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June 25, 1932


JAMA. 1932;98(26):2290-2291. doi:10.1001/jama.1932.02730520032010

Early in the study of the effects of a lack of vitamin A in the diet, several striking and serious symptoms of this form of avitaminosis were brought to notice. The decline in weight, in the case of growing animals deprived entirely of this vitamin, established the belief that it is essential to nutritive welfare. When Osborne and Mendel, in 1913, described eye disease, now identified as xerophthalmia, as a frequent consequence of deprivation of vitamin A, and McCollum, in 1917, called attention to respiratory disturbances under the same conditions of an inadequate dietary regimen, the consideration of the possibility that shortage of vitamin A in the diet is of serious moment in human well being rapidly began to develop. Meanwhile the pathology of experimental avitaminosis, related to lack of vitamin A, began to be elucidated further. The keratinization of certain tissues was noted, culminating in the extensive observations of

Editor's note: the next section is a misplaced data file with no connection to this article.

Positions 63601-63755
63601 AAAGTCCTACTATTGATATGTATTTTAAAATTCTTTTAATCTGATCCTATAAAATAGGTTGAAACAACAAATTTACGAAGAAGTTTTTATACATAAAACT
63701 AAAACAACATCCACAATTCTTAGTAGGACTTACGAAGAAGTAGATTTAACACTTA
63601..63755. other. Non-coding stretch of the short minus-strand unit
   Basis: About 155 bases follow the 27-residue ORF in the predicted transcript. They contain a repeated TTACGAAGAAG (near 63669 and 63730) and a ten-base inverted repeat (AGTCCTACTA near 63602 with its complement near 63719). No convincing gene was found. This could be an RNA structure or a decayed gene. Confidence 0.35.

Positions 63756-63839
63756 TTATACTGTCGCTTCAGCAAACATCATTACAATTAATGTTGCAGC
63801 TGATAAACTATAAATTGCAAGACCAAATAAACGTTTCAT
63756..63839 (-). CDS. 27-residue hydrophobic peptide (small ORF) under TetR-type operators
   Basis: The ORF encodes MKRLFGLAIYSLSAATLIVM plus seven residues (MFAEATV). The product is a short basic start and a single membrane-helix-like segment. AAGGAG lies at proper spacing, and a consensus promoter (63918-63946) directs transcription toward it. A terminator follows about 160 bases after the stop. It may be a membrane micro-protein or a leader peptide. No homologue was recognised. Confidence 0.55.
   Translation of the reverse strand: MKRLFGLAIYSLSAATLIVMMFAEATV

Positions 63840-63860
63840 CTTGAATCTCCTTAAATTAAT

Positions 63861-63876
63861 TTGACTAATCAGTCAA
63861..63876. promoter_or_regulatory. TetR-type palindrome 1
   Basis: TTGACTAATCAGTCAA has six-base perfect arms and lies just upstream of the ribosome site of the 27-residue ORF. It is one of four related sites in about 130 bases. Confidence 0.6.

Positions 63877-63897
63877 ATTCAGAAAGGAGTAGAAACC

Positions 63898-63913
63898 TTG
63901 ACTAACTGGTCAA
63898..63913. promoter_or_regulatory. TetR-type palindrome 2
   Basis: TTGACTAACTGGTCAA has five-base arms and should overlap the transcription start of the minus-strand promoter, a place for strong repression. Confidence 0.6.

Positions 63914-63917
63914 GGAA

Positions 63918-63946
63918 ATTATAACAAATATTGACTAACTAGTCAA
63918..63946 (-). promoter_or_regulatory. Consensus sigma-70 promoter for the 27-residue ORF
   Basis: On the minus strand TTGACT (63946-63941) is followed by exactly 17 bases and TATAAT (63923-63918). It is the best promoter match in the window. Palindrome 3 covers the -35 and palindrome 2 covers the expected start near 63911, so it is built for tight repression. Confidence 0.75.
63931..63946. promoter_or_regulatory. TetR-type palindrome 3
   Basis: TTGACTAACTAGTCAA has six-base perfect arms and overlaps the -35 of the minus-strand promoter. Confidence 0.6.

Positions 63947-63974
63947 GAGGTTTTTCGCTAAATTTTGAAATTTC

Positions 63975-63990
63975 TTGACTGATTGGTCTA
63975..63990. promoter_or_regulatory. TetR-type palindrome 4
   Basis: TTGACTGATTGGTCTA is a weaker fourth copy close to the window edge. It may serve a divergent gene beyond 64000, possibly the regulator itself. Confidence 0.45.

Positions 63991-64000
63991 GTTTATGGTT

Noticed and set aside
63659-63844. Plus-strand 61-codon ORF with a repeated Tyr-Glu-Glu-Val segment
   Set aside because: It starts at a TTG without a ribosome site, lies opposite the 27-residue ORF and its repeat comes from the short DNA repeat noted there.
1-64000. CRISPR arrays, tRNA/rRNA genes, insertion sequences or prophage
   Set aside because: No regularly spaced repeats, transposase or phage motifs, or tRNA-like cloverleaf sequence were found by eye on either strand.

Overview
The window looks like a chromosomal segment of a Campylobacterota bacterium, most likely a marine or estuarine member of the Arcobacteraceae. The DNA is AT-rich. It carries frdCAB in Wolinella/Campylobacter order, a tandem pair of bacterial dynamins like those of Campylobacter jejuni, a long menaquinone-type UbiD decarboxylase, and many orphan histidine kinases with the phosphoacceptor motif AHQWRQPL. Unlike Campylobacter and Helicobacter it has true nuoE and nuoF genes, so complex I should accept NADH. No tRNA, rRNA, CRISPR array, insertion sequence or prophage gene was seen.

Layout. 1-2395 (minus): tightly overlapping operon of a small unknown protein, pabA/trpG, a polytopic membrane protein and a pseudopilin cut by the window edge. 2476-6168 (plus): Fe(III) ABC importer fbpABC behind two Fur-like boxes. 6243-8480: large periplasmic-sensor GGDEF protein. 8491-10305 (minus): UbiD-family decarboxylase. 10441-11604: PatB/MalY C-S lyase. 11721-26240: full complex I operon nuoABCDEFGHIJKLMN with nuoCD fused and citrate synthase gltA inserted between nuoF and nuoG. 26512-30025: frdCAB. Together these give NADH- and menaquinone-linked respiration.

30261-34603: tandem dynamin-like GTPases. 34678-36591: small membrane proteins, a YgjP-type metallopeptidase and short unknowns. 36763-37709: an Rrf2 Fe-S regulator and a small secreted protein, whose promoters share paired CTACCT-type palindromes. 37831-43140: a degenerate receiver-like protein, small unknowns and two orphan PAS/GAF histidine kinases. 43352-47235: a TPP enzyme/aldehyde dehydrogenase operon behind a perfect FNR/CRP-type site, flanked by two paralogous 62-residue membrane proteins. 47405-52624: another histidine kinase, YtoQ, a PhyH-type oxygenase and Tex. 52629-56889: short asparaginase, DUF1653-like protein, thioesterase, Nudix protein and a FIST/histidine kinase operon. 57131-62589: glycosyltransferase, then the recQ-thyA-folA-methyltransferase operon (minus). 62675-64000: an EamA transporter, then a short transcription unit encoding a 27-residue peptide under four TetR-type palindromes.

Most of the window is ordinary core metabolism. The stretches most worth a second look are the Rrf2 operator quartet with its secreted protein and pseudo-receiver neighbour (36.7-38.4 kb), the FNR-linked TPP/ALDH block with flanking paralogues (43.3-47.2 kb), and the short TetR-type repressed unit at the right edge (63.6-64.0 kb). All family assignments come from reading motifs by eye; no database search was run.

Sherman, H. C., and Smith, S. L.:  The Vitamins , ed. 2, New York, Chemical Catalog Company, 1931.
McLester, J. S.:  Nutrition and Diet in Health and Disease , ed. 2, Philadelphia, W. B. Saunders Company, 1931.
Thatcher, H. S., and Sure, Barnett:  Avitaminosis: III. Pathologic Changes in Tissues of the Albino Rat During Early Stages of Vitamin A Deficiency ,  Arch. Path. 13:756 ( (May) ) 1932.